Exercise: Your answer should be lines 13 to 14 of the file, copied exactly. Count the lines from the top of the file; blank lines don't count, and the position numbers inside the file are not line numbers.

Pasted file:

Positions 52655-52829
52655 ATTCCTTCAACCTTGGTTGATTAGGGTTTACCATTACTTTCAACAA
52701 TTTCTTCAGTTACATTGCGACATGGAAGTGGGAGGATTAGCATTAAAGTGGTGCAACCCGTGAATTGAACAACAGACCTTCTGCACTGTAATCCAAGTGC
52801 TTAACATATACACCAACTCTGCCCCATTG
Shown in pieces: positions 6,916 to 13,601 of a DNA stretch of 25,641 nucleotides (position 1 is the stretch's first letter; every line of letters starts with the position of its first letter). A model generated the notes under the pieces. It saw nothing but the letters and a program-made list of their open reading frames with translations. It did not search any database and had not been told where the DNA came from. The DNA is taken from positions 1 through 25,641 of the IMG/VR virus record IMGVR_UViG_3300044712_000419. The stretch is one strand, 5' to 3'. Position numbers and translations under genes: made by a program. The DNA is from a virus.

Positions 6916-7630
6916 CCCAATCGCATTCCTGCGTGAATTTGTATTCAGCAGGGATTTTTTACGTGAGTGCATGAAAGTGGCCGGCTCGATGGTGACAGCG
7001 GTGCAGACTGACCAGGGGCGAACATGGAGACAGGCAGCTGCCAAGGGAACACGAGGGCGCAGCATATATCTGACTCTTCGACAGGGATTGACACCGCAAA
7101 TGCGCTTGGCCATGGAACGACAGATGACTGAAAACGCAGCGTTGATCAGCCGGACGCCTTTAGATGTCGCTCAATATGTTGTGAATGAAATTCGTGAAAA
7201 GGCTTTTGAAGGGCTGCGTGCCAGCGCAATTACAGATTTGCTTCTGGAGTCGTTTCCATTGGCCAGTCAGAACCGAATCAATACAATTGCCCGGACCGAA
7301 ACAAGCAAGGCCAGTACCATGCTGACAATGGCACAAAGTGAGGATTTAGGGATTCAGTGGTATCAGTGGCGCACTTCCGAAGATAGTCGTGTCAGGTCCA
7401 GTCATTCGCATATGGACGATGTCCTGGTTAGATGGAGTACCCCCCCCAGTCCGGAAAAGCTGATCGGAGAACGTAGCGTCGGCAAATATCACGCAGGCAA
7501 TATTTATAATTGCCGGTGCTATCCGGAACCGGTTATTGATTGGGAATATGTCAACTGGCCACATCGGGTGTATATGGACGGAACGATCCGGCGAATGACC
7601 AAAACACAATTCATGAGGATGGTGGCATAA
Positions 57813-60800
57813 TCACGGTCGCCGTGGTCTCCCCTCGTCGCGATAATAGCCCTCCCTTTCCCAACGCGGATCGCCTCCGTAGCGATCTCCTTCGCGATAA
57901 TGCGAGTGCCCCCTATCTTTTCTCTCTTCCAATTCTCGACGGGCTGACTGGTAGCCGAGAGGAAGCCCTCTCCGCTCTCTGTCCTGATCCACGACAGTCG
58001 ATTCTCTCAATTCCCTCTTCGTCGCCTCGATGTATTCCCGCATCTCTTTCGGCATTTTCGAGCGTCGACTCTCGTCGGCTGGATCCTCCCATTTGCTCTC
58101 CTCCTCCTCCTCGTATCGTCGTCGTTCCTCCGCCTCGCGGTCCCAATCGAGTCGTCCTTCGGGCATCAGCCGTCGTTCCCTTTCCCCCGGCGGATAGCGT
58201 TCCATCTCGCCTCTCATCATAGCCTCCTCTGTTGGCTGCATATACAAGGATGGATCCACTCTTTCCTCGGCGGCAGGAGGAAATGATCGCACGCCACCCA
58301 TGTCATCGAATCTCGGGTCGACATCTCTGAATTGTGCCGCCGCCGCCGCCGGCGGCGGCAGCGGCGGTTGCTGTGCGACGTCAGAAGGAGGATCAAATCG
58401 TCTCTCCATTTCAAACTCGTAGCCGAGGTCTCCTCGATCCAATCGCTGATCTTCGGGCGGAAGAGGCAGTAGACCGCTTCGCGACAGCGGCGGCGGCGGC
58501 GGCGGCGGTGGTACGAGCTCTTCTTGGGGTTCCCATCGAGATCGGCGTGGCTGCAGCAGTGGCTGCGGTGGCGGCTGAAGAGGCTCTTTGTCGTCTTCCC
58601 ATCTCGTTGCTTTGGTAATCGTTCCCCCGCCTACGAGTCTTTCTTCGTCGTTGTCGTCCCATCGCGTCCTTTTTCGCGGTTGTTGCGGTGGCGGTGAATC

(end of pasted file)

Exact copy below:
7501 TATTTATAATTGCCGGTGCTATCCGGAACCGGTTATTGATTGGGAATATGTCAACTGGCCACATCGGGTGTATATGGACGGAACGATCCGGCGAATGACC
7601 AAAACACAATTCATGAGGATGGTGGCATAA